A Journey to Allyship
Allyship is a proactive ongoing, and incredibly difficult practice of unlearning, and re-evaluating, in which a person of privilege works in solidarity and partnership with a marginalised group of people to help take down the systems that challenge that group’s basic rights, equal access, and ability to thrive in our society. (Rochester Racial Justice Toolkit, 2020)
What is an Ally?
An ally is someone who makes the commitment and effort to recognise their privilege (based on gender, class, race, sexual identity, etc.) and work in solidarity with marginalised and underrepresented groups.
Much has been written on allyship. To help you consider what type of anti-racist ally you can be, considering your role, remit, and opportunities to engage within the University, we share the seven types of allyship:
When an ally takes on the role of sponsor, they vocally support and endorse the work of colleagues from underrepresented groups in all contexts, but specifically in situations that will help boost those colleagues’ standing and reputations. This is not to be confused with the role of a mentor: a mentor lends their perspective, while a sponsor gives opportunities.
An advocate is someone who publicly supports diversity, inclusion and under-represented groups. They use their power and influence to bring peers from underrepresented groups into exclusive circles. The advocate recognises and addresses forms of structural racism, holding their peers accountable for including qualified colleagues of all sexes, races and ethnicities, abilities, ages, religions, and sexual orientations.
The scholar is a knowledge-seeker who actively seeks to learn as much as possible about the challenges and prejudices faced by colleagues from marginalised groups. Scholars do their own research to seek out the relevant information and seek to learn, unlearn and relearn what they know.
When an ally takes on the role of amplifier they work to ensure that marginalised voices are heard and respected. This type of allyship can take many forms but is focused on representation within communication. It has been recognised that ethnic minorities, women, and other underrepresented groups often experience their voices being ignored, spoken over, or interrupted.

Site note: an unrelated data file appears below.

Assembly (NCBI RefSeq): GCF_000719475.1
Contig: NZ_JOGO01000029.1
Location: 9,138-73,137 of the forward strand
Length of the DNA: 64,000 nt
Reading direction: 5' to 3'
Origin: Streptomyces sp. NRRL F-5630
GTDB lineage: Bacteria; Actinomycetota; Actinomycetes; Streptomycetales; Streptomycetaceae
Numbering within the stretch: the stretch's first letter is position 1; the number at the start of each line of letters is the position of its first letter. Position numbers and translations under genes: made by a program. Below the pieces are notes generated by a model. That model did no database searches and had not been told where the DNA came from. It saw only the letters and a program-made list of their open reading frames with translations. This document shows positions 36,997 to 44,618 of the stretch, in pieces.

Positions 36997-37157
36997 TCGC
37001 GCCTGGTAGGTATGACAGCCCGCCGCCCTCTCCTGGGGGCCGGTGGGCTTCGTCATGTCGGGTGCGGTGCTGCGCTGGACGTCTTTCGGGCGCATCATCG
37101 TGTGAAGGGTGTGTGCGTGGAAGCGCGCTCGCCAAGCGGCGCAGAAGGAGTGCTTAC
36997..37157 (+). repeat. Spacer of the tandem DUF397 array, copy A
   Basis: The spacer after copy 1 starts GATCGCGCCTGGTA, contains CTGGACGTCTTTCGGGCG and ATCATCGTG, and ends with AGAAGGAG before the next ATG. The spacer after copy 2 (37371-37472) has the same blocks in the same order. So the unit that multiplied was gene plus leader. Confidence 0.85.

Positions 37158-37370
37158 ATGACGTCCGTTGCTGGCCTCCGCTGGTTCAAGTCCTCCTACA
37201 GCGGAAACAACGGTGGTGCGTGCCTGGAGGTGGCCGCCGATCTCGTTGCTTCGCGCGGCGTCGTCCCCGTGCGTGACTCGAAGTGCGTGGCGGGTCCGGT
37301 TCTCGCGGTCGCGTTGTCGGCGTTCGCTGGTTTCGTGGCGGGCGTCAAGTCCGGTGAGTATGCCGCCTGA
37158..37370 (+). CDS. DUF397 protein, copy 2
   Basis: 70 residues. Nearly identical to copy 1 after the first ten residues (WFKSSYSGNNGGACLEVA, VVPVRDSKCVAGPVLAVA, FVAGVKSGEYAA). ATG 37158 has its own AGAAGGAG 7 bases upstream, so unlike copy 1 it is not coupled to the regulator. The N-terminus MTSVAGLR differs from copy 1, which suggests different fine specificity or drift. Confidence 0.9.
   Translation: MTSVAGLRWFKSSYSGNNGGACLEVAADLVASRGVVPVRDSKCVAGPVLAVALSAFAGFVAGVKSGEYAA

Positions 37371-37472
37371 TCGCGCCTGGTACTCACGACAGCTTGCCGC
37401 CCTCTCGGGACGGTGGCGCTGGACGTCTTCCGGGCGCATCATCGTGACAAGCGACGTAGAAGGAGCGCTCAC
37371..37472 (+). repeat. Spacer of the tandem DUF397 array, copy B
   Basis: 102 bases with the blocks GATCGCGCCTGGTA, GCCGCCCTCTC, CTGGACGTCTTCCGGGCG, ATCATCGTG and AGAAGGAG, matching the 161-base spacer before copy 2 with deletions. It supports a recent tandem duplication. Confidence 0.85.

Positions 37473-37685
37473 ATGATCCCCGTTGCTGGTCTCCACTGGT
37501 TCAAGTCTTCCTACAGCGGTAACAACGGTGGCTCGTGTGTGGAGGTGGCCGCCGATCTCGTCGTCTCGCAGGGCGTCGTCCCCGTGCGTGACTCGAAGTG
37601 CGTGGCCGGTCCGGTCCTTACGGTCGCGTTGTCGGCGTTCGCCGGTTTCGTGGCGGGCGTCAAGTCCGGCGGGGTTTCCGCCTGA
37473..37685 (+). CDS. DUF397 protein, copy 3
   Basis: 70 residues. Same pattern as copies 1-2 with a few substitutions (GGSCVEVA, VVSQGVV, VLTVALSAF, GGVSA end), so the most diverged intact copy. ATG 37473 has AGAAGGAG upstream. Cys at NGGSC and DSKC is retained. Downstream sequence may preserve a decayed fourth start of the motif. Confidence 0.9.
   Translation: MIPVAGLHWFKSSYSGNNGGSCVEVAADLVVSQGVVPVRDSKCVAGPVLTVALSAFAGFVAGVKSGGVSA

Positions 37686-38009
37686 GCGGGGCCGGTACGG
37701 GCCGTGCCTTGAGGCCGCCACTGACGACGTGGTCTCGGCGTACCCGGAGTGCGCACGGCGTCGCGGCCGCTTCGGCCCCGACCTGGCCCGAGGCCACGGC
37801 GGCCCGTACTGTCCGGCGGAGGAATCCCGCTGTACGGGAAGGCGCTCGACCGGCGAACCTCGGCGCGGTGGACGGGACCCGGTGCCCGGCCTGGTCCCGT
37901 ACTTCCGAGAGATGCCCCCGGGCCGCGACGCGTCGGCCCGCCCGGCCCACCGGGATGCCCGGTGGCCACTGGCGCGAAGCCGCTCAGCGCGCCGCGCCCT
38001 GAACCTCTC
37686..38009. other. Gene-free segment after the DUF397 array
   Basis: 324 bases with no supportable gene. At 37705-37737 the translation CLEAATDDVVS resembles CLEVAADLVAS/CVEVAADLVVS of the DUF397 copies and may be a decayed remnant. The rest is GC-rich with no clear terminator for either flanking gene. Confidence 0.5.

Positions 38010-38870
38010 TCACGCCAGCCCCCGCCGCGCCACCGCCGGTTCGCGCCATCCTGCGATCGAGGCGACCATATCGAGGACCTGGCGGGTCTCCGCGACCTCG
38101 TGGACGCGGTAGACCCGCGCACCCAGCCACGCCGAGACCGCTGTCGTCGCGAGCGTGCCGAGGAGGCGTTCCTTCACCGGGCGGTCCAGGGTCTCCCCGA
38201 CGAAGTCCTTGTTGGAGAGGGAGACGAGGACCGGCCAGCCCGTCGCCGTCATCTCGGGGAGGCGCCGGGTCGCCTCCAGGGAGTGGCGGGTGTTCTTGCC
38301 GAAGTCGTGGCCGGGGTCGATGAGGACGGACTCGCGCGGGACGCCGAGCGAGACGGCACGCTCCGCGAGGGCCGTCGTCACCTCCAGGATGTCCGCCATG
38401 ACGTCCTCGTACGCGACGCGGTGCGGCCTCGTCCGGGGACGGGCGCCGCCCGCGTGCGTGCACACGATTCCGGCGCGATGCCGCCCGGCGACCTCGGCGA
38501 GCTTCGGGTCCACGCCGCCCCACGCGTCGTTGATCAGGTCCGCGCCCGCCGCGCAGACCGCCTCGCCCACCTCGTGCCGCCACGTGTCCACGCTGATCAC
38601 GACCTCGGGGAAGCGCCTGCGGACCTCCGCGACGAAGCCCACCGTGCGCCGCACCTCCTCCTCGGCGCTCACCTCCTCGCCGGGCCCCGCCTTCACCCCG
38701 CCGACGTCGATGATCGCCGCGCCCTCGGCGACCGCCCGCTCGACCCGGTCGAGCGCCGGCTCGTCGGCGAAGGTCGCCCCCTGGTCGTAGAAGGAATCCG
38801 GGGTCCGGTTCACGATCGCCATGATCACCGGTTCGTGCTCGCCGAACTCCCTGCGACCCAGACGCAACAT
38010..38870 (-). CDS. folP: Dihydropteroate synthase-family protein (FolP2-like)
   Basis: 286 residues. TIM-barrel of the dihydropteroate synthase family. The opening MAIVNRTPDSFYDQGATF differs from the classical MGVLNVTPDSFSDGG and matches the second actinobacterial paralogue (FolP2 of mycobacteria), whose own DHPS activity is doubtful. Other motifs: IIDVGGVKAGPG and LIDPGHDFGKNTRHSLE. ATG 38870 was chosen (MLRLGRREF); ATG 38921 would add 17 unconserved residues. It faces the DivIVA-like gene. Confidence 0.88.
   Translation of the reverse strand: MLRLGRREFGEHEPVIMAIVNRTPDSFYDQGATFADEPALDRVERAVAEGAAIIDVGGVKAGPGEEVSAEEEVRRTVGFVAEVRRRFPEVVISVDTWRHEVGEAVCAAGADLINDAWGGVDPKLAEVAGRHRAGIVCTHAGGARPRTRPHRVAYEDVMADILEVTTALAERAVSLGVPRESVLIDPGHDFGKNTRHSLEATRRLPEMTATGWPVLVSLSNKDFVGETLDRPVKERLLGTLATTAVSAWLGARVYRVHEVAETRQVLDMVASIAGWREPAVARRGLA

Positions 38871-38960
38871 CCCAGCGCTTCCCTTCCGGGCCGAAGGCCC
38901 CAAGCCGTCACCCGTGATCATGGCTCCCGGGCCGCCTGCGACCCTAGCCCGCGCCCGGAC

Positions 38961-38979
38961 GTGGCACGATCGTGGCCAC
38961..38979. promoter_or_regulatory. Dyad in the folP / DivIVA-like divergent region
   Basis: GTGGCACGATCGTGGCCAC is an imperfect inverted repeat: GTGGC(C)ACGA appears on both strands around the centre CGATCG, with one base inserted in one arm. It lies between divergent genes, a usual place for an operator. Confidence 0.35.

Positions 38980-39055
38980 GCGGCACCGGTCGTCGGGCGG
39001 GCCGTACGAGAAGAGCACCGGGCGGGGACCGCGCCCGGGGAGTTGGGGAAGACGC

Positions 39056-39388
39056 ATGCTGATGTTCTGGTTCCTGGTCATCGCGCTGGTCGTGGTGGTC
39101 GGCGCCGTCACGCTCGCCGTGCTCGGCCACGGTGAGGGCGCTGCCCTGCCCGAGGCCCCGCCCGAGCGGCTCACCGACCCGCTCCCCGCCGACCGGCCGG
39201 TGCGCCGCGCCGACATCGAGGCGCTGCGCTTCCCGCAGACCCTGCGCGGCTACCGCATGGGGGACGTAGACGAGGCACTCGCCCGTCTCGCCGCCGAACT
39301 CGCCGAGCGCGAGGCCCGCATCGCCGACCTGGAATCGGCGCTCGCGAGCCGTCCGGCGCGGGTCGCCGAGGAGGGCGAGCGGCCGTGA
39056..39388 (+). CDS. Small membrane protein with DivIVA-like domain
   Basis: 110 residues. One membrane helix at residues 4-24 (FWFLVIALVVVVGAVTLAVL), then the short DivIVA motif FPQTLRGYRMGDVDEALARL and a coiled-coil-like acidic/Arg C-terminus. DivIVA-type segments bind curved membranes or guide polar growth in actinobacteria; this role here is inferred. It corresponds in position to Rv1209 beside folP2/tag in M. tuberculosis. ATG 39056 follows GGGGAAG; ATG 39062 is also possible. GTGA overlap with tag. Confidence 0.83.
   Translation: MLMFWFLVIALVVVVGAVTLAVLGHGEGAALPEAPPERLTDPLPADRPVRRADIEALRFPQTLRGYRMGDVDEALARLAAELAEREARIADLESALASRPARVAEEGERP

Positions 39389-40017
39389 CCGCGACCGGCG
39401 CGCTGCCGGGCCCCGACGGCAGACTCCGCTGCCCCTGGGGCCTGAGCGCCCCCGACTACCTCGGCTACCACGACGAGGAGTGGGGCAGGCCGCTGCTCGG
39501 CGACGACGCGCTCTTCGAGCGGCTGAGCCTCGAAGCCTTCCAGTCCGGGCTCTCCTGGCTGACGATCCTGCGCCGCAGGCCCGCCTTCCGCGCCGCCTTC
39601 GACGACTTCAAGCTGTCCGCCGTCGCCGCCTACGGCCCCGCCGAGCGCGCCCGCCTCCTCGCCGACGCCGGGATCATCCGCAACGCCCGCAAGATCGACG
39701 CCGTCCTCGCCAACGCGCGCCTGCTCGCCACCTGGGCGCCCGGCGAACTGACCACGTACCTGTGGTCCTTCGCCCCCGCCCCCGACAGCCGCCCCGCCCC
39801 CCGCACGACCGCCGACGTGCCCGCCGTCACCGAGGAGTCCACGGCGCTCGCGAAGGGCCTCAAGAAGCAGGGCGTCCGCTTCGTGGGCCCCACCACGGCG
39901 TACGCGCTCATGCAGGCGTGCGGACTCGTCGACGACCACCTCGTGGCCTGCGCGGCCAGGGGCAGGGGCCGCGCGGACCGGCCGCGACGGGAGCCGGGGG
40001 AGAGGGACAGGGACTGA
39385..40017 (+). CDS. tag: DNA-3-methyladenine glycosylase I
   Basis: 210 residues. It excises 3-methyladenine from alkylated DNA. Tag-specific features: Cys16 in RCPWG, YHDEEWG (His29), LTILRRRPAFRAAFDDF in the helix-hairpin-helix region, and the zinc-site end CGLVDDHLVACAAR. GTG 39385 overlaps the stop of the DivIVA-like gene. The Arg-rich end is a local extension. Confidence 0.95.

An upstander is the opposite of a bystander and is someone who speaks out or intervenes on behalf and in support of someone when they see or hear something is wrong. These can be everyday microaggressions or micro-inequities. This person pushes back on offensive comments, banter, or jokes, even if no one within earshot might be offended or hurt. Passive silence can be tantamount to active complicity.
A champion acts similarly to a sponsor but does so in a more public setting. Champions willingly defer to colleagues from underrepresented groups in meetings and in visible, industry-wide events and conferences, sending meaningful messages to large audiences.
A confidant creates a safe space for members of underrepresented groups to express their fears, frustrations, needs and goals. Simply listening to their perspective and trusting that they’re being truthful creates a protective layer of support.
Adapted from BLOG (Jamila Archibald - Law Society of Scotland) ‘Bias and Allyship’
A Journey to Allyship
Becoming Anti-Racist is the process of moving from the Fear Zone to the Learning Zone and on to the Growth Zone.
Fear Zone thoughts and actions:
- I deny racism is a problem.
- I avoid hard questions.
- I strive to be comfortable.
- I talk to others who look and think like me.
Learning zone thoughts and actions:
- I recognise racism is a present and current problem.
- I seek out questions that make me uncomfortable.
- I understand my own privilege in ignoring racism.
- I educate myself about race and structural racism.
- I am vulnerable about my own biases and knowledge gaps.
- I listen to others who think and look differently than me.
Growth zone thoughts and actions:
- I promote and advocate for policies and leaders that are Anti-Racist.
- I sit with my discomfort.
- I speak out when I see Racism in action.
- I educate my peers how Racism harms our profession.
- I don't let mistakes deter me from being better.
- I yield positions of power to those otherwise marginalized.
- I surround myself with others who think and look differently than me.